Do not cover treated skin unless your doctor has told you to.
Lidocaine topical may be applied with your finger tips or a cotton swab.
If your medicine comes with patient instructions for safe and effective use, follow these directions carefully. Ask your doctor or pharmacist if you have any questions.
Store at room temperature away from moisture and heat.
Keep both used and unused lidocaine topical skin patches out of the reach of children or pets. The amount of lidocaine in the skin patches could be harmful to a child or pet who accidentally sucks on or swallows the patch. Seek emergency medical attention if this happens.
What happens if I miss a dose?
Since lidocaine topical is used when needed, you may not be on a dosing schedule. If you are on a schedule, use the missed dose as soon as you remember. Skip the missed dose if it is almost time for your next scheduled dose. Do not use extra medicine to make up the missed dose.
What happens if I overdose?
Seek emergency medical attention or call the Poison Help line at 1-800-222-1222.
An overdose of numbing medicine can cause fatal side effects if too much of the medicine is absorbed through your skin and into your blood. Overdose symptoms may include uneven heartbeats, seizure (convulsions), slowed breathing, coma, or respiratory failure (breathing stops).
Lidocaine applied to the skin is not likely to cause an overdose unless you apply more than the recommended dose.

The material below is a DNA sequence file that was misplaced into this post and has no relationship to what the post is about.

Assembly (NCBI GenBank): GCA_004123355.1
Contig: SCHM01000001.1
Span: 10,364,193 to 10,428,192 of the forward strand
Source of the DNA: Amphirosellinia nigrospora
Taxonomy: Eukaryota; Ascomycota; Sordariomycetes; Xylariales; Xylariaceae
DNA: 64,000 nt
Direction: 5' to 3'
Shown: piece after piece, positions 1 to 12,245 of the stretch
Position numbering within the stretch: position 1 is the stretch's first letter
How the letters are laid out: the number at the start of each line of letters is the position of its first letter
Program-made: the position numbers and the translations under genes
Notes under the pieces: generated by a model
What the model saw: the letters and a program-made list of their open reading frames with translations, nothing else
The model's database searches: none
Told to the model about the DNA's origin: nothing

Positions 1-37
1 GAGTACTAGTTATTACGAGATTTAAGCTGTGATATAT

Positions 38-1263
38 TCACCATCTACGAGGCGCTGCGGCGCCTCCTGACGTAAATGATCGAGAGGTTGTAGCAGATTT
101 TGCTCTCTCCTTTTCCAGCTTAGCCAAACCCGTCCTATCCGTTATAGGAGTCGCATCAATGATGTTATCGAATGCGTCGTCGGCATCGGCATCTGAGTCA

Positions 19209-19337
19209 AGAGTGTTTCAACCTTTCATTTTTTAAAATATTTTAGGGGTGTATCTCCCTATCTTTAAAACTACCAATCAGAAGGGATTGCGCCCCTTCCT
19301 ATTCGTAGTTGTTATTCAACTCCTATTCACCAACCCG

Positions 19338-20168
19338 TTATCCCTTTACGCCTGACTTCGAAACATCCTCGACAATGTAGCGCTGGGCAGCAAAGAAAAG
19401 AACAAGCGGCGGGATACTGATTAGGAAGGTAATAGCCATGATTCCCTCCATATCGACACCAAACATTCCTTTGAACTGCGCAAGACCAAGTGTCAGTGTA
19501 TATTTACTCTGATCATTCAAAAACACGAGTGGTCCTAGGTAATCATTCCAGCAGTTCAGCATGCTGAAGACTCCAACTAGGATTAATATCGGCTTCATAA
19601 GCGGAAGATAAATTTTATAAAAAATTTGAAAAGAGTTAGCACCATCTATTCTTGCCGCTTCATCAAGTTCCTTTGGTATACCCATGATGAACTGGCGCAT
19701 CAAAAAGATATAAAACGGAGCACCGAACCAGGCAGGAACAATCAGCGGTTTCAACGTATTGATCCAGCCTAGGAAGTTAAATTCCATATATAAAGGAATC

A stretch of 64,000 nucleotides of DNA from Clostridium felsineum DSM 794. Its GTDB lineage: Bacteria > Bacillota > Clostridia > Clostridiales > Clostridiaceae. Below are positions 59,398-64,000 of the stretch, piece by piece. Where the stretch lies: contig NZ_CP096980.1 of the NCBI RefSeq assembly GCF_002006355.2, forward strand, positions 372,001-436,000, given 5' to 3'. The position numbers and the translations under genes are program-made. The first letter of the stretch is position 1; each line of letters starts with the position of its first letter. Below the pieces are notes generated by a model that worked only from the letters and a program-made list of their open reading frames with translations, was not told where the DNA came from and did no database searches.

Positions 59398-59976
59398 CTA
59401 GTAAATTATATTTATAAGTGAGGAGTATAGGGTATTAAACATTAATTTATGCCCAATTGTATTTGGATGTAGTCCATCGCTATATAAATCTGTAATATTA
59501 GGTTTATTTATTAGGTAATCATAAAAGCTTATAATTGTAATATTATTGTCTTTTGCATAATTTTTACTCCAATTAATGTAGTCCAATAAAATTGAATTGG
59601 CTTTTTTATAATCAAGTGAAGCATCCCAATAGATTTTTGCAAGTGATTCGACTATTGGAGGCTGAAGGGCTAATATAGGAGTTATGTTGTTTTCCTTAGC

What should I avoid while using RadiaGuard?
Do not allow this medicine to come into contact with your eyes. If it does, rinse with water.
Avoid touching the sticky side of a lidocaine skin patch while applying it.
Avoid accidentally injuring treated skin areas while they are numb. Avoid coming into contact with very hot or very cold surfaces.
RadiaGuard side effects
Get emergency medical help if you have signs of an allergic reaction: hives; difficulty breathing; swelling of your face, lips, tongue, or throat.
Call your doctor at once if you have:
- severe burning, stinging, or irritation where the medicine was applied;
- swelling or redness;
- sudden dizziness or drowsiness after medicine is applied;
- confusion, blurred vision, ringing in your ears; or
- unusual sensations of temperature.
Common side effects include:
- mild irritation where the medication is applied; or
- numbness in places where the medicine is accidentally applied.
This is not a complete list of side effects and others may occur. Call your doctor for medical advice about side effects. You may report side effects to FDA at 1-800-FDA-1088.
See also: Side effects (in more detail)
What other drugs will affect RadiaGuard?
It is not likely that other drugs you take orally or inject will have an effect on topically applied lidocaine. But many drugs can interact with each other. Tell each of your health care providers about all medicines you use, including prescription and over-the-counter medicines, vitamins, and herbal products.